In addition to immediate cell and tissue damage, the risk of secondary cancers is a general concern with therapeutic radiation. DNA is the key molecular target for such cancers, and radiation-induced DNA damage can lead to mutations that promote cancer. Most of the effects of radiation on DNA can be traced back to ROS that create a myriad of mutagenic base lesions as well as single-and double-strand breaks that promote large-scale DNA sequence rearrangements (12, 13). ROS generated during inflammation are similarly genotoxic. Activated immune cells have been shown to induce mutations in human cells (14). Given that therapeutic radiation delivered to the esophagus induces high levels of ROS, one potential benefit of MnSOD-PL might be to suppress radiation-induced changes in DNA sequences in the esophagus.
To explore the possibility that MnSOD-PL might protect against radiation-induced changes in DNA sequences, we exploited a transgenic mouse model in which large-scale DNA sequence rearrangements in an integrated transgene can be detected. Fluorescent Yellow Direct Repeat (FYDR) mice harbor two nonfunctional copies of expression cassettes for enhanced yellow fluorescent protein (EYFP). Sequence rearrangements promoted by homologous recombination (HR) can restore full-length coding sequence and thus give rise to a fluorescent signal (15). FYDR mice demonstrate an age-related increase in HR in the pancreas, and embryonic stem cells harboring analogous transgenes show HR in response to chemotherapeutic alkalating agents (16, 17). In the present studies, we measured the effect of thoracic ionizing radiation on HR in the FYDR mouse esophagus compared to the pancreas and femoral bone marrow. The data provide evidence that ionizing radiation induces HR in the irradiated esophagus in vivo and that recombination events are suppressed by MnSOD-PL antioxidant gene therapy.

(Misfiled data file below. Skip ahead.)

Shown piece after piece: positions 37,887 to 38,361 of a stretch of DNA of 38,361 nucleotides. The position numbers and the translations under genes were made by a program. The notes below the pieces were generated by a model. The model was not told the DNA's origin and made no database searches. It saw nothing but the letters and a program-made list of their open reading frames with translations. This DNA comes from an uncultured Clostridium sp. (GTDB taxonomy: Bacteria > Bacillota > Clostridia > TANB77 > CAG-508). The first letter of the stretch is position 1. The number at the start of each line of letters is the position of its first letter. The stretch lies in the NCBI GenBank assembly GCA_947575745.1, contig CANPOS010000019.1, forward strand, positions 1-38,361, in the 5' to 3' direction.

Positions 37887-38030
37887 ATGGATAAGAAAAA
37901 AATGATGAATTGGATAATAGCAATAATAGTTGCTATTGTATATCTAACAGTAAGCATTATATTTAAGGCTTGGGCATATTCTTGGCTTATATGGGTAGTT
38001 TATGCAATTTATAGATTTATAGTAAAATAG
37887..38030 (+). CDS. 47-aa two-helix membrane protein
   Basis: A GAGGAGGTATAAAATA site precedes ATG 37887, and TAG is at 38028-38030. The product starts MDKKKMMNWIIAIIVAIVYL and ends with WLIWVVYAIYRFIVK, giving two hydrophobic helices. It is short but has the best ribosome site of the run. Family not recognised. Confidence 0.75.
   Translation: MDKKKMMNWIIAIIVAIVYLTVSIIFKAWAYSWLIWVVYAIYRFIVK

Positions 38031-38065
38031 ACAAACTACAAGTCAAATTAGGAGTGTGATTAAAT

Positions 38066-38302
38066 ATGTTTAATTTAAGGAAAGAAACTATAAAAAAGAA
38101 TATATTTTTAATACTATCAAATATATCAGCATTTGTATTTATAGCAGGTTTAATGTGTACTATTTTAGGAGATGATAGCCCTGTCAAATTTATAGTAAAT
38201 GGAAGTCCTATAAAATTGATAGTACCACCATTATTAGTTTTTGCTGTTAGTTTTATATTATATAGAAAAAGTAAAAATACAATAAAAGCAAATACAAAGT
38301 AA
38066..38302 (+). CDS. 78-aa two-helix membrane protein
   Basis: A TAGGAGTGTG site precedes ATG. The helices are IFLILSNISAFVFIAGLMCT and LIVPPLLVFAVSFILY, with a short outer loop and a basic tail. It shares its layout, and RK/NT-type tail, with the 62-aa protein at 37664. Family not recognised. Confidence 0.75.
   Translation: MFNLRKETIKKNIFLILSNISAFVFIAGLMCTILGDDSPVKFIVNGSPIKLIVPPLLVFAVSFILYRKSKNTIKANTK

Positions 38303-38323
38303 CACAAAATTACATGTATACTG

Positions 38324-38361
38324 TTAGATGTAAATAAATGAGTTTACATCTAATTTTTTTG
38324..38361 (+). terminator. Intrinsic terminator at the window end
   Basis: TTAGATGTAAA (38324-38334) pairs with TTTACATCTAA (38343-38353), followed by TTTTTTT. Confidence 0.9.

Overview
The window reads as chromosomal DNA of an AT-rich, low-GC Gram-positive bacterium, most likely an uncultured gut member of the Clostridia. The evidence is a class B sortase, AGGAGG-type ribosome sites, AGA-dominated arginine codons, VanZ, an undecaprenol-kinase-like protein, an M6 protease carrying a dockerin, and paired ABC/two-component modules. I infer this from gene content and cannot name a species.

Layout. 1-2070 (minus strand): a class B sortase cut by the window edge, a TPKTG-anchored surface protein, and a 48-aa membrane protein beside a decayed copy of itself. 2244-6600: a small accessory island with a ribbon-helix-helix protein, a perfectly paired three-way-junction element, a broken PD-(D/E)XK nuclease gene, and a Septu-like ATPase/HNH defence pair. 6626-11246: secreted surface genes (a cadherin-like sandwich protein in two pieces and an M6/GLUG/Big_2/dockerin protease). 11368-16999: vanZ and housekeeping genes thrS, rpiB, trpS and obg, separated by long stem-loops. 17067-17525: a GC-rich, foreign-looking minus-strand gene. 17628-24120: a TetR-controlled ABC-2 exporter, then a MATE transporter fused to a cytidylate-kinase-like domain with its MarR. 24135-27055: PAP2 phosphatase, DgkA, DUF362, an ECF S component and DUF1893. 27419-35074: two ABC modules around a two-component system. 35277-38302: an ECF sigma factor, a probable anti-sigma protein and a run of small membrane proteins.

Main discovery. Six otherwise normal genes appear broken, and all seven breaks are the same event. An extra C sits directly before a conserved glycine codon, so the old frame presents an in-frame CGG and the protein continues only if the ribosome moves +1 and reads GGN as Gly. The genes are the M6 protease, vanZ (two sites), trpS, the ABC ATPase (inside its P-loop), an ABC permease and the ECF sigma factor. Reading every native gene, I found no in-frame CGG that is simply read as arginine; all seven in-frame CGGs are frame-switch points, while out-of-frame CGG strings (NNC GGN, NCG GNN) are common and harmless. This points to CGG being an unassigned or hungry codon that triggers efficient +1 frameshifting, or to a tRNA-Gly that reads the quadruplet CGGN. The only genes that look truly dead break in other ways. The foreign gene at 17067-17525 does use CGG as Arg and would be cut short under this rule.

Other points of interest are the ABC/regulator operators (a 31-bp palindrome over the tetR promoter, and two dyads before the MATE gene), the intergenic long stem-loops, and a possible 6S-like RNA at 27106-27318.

Male and female FYDR mice, positive control FYDR-REC mice (15, 16), and wild-type C57BL/6NHsd mice were housed five per cage and fed standard laboratory chow. The mice weighed 20–23 g and were 6–8 weeks of age. FYDR-rec mice demonstrate an embryonic recombination at the FYDR locus such that tissues of adult mice have a high intrinsic level of expression of the EYFP protein and display a relatively high percentage of yellow cells (18). All protocols were approved by the Institutional Animal Care and Use Committee of the University of Pittsburgh. Veterinary care was provided by the Division of Laboratory Animal Research of the University of Pittsburgh.